Indian finance minister Nirmala Sitharaman presented the union budget on Feb. 1, announcing key changes to the income tax slabs, but didn’t mention crypto or central bank digital currency or blockchain tech during the session. Last year, India levied a 30% tax on crypto profits and a 1% tax deducted at source (TDS) on all crypto transactions, derailing a thriving industry almost immediately.
The primary motive for introducing a TDS on all crypto transactions was to determine the total number of Indian citizens actively using cryptocurrencies. This data will be made available to the government as Indians file income tax returns (ITR) starting in May 2023.
Trading volume on major cryptocurrency exchanges across India dropped by 70% within 10 days of the new tax policy, and almost 90% in the next three months. The rigid tax policy not only deterred crypto traders to move to offshore exchanges but also forced budding crypto projects to move outside India.
Former finance secretary of India Subhash Chandra Garg had noted earlier that crypto taxes need a lot more clarity, “we might not see any new changes in the upcoming budget 2023.” Chandra also served as the chairman of the committee that drafted the first crypto bill.
Pushpendra Singh, a tech entrepreneur and a blockchain influencer, believes the government is still waiting on the report from the committee it had formed earlier and said:
“The finance minister has not announced anything related to crypto tax because the government is waiting for the committee reports as per my understanding. The Indian government has made one committee to study crypto.”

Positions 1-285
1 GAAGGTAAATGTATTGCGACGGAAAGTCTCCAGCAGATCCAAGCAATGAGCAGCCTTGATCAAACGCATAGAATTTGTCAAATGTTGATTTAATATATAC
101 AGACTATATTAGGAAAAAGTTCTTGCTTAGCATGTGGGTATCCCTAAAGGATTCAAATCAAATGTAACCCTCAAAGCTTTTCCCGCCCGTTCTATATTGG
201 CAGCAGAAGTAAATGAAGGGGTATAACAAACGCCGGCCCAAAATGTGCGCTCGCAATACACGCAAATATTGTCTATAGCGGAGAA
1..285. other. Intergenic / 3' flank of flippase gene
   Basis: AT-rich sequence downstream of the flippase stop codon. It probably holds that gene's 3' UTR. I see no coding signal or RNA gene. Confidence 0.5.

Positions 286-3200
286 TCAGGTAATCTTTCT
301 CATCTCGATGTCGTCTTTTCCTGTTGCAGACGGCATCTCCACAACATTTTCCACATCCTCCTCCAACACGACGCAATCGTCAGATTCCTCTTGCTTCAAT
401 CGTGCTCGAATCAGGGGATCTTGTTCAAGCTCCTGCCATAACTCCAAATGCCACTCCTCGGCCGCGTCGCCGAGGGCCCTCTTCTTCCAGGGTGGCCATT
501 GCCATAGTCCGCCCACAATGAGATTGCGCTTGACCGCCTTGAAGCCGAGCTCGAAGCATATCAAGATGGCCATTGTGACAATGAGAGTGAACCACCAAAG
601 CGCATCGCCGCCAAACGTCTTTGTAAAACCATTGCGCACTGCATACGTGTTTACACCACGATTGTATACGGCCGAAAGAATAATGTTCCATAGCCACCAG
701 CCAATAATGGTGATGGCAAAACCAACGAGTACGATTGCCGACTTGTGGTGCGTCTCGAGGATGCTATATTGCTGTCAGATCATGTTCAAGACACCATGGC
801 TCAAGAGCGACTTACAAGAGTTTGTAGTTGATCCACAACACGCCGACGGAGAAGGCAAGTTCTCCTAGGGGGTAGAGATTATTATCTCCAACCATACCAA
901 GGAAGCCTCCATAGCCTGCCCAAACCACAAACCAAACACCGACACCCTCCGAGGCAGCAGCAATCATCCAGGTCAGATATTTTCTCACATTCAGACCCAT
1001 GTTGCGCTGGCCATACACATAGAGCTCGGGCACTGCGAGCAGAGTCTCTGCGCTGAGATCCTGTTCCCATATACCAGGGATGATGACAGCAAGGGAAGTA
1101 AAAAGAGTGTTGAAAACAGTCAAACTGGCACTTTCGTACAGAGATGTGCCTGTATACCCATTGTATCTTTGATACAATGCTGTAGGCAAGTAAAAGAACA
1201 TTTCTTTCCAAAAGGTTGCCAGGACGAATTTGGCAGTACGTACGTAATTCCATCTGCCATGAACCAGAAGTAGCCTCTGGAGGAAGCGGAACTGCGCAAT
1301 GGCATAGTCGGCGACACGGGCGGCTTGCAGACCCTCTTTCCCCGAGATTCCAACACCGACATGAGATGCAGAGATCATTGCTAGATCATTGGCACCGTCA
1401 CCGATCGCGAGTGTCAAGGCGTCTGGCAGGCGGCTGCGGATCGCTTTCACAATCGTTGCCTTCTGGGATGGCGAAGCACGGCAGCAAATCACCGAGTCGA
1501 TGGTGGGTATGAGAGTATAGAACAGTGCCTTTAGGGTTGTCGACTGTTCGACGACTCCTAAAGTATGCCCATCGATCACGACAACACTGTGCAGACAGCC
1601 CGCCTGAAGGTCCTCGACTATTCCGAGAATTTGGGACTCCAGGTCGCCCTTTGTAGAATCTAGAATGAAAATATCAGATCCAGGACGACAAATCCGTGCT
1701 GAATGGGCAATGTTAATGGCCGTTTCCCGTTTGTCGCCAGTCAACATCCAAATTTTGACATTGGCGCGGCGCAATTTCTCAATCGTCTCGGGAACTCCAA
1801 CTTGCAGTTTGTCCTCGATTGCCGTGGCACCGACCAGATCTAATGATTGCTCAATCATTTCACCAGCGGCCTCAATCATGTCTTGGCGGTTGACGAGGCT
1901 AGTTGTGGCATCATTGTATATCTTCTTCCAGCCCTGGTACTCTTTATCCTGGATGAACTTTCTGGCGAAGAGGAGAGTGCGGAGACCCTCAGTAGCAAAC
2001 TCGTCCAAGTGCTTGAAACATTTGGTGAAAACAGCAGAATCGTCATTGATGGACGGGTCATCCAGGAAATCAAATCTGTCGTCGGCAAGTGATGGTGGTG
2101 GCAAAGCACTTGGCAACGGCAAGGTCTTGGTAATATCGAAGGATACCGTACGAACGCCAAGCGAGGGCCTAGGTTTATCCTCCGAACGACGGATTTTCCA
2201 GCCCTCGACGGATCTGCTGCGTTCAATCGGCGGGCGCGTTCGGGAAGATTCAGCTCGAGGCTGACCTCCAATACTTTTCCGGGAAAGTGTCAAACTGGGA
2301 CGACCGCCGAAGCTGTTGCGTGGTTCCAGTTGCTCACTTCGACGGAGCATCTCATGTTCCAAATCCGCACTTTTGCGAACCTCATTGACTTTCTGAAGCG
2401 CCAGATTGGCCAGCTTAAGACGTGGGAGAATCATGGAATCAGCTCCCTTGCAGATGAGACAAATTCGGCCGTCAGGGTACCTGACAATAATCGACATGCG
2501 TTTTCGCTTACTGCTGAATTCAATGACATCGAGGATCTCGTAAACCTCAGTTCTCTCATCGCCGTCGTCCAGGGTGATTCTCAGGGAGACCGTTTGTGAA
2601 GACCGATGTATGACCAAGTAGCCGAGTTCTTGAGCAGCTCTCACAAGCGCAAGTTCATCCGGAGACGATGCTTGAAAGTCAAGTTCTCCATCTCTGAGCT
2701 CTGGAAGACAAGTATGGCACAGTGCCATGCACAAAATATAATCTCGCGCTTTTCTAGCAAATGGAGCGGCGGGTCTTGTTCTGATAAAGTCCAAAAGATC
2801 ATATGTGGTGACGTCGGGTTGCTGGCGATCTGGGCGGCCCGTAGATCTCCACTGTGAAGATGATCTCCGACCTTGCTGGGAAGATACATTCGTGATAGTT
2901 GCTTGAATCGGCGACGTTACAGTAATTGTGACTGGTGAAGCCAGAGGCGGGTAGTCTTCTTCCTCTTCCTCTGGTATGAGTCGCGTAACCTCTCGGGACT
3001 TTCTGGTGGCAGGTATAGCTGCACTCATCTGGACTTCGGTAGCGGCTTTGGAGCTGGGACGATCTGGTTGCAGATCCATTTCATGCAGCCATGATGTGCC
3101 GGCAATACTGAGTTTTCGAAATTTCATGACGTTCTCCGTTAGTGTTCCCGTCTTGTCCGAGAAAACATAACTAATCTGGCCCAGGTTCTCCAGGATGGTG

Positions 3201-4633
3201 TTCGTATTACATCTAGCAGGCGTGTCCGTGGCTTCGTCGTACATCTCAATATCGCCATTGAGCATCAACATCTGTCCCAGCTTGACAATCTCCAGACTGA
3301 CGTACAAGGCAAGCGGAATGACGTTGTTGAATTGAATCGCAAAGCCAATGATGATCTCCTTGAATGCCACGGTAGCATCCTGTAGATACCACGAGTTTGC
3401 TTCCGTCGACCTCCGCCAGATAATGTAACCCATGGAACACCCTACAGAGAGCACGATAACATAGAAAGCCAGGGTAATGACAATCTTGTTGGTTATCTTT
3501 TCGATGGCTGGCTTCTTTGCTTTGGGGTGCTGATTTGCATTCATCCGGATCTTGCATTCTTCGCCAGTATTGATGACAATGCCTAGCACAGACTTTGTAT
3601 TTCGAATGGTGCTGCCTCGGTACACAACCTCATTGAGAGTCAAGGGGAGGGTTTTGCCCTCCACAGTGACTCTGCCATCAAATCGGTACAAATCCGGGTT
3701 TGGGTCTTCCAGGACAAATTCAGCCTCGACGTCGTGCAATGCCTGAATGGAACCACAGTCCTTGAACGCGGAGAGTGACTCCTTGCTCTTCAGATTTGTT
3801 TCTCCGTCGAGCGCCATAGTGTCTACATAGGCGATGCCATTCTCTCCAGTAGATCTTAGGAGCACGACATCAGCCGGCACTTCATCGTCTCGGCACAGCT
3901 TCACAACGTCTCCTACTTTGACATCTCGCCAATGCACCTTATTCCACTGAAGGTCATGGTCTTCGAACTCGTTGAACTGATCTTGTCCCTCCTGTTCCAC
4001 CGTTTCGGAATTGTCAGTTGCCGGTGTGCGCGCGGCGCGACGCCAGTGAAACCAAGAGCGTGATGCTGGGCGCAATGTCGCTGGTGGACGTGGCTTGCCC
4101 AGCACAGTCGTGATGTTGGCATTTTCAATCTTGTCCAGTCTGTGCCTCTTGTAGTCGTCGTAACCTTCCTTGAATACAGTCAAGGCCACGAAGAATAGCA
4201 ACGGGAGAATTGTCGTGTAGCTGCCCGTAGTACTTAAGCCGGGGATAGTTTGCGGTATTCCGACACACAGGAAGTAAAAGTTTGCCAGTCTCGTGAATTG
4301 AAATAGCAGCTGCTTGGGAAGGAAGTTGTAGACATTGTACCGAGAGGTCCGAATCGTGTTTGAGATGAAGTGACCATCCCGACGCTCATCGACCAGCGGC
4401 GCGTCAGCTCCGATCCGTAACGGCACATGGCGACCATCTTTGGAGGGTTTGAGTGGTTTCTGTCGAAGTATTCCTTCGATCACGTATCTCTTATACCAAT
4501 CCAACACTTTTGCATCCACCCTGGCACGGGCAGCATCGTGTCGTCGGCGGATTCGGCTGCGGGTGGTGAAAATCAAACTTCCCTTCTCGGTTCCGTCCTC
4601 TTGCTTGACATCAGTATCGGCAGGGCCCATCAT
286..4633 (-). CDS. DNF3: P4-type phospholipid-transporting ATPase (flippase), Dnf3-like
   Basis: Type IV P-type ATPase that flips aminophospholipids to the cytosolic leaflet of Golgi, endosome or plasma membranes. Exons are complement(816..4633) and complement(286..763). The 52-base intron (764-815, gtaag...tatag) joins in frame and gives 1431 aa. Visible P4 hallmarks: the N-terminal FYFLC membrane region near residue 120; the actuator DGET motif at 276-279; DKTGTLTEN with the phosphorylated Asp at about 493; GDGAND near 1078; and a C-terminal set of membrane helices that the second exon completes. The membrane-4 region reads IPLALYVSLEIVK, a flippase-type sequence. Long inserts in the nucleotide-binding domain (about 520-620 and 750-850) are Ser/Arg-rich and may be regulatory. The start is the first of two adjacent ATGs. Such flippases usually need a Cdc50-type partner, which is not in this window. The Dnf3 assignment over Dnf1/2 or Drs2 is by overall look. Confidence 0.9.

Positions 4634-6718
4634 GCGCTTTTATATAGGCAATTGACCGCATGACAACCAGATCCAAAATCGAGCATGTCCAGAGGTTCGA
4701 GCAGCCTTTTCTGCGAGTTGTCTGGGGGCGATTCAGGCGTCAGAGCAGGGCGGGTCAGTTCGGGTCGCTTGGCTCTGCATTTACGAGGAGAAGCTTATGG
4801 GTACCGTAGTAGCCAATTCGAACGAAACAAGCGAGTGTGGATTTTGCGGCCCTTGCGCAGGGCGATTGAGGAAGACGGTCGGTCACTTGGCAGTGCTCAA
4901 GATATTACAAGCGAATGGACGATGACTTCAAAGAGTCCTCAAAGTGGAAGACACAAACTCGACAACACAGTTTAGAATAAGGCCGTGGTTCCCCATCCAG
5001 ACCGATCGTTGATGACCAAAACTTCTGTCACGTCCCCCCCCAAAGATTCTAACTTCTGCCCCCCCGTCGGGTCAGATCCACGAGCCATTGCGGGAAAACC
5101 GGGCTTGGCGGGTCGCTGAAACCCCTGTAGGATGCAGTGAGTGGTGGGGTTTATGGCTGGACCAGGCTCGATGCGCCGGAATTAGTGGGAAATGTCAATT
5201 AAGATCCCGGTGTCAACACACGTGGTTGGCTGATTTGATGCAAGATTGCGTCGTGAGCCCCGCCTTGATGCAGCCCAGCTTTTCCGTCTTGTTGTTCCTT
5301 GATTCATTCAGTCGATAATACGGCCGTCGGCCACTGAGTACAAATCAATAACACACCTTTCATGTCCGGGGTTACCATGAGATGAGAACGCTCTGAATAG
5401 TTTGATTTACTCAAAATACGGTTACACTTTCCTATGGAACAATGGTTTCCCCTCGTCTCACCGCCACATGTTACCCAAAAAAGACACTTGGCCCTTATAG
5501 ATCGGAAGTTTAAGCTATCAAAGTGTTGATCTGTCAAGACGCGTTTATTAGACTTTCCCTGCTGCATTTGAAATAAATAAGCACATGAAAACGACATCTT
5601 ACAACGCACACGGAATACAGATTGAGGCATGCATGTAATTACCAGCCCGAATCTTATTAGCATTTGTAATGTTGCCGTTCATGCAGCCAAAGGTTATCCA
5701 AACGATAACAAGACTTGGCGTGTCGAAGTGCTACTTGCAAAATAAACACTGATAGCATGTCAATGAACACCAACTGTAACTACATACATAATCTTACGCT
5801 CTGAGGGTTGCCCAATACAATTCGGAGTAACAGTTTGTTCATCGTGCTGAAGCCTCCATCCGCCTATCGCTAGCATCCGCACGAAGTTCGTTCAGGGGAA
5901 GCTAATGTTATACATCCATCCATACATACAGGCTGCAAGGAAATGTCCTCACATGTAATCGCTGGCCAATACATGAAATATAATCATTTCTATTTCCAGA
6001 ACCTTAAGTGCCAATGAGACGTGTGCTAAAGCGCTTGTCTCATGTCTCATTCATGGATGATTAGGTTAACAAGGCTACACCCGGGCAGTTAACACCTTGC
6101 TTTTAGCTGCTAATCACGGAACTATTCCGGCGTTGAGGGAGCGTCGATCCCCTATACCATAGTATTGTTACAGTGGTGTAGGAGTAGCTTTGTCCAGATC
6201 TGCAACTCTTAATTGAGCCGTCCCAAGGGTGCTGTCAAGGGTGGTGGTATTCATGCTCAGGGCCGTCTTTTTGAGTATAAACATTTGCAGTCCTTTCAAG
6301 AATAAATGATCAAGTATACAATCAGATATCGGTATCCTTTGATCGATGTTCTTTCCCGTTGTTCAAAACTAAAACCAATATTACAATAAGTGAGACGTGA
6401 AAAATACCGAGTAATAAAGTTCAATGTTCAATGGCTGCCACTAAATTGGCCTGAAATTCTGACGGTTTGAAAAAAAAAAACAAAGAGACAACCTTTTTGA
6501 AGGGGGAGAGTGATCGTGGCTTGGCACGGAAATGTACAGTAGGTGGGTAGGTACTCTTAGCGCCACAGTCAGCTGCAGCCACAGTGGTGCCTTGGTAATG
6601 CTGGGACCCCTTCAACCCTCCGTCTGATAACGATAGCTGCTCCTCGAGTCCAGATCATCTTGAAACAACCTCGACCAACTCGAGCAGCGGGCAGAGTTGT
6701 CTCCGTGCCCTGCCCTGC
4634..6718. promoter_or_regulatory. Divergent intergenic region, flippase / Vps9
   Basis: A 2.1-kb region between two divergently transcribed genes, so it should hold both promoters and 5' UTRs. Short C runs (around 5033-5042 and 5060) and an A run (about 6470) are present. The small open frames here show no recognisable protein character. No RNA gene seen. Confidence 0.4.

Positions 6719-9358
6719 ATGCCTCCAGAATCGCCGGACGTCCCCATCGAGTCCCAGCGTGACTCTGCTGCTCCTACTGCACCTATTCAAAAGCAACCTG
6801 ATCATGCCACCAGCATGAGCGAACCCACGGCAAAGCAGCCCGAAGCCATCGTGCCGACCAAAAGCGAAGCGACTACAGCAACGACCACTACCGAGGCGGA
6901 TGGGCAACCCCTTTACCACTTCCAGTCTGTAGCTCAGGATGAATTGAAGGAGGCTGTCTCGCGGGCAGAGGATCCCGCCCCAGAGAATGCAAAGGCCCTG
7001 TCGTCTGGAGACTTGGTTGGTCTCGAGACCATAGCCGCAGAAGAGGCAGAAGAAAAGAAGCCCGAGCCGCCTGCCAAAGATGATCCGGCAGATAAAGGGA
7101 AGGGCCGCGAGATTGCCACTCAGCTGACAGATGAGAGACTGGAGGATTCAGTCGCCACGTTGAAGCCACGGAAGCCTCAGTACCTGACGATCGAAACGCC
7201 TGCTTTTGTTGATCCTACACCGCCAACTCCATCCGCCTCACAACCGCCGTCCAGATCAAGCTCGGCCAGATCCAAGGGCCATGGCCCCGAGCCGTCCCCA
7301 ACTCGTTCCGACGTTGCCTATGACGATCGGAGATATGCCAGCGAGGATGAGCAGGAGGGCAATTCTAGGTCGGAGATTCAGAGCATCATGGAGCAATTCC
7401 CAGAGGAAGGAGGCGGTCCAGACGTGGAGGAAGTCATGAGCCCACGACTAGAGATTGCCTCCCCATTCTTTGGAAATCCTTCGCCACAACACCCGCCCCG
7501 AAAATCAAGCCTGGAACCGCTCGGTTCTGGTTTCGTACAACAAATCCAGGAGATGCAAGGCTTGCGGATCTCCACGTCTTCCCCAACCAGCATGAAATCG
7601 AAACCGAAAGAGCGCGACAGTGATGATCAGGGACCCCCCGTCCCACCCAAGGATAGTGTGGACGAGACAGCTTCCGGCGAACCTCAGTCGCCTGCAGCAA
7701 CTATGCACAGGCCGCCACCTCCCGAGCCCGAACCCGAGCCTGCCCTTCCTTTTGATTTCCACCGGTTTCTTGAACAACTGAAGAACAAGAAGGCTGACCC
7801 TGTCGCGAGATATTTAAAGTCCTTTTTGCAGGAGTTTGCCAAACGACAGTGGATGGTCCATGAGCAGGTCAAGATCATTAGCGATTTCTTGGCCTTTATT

Sathvik Vishwanath, CEO and co-founder of Indian exchange Unocoin, told Cointelegraph that new income tax laws for crypto were triggered only 10 months ago; moreover, the TDS is being applied only for 7 months and thus the government need more time. He explained:
“The Indian government needs to have enough data for an extended period of time, say 1-2 full financial years, to analyze and make amendments as necessary. Hence no significant news was expected on the crypto industry anyway. We may expect some amendments in due course or during the next budget."
Another factor for crypto not finding a place in the union budget could be India’s focus on taking a global approach to crypto regulations, especially a common taxonomy. Earlier in July 2022, the finance minister sought a global collaboration from G20 members to bring a common standard for crypto at a global level.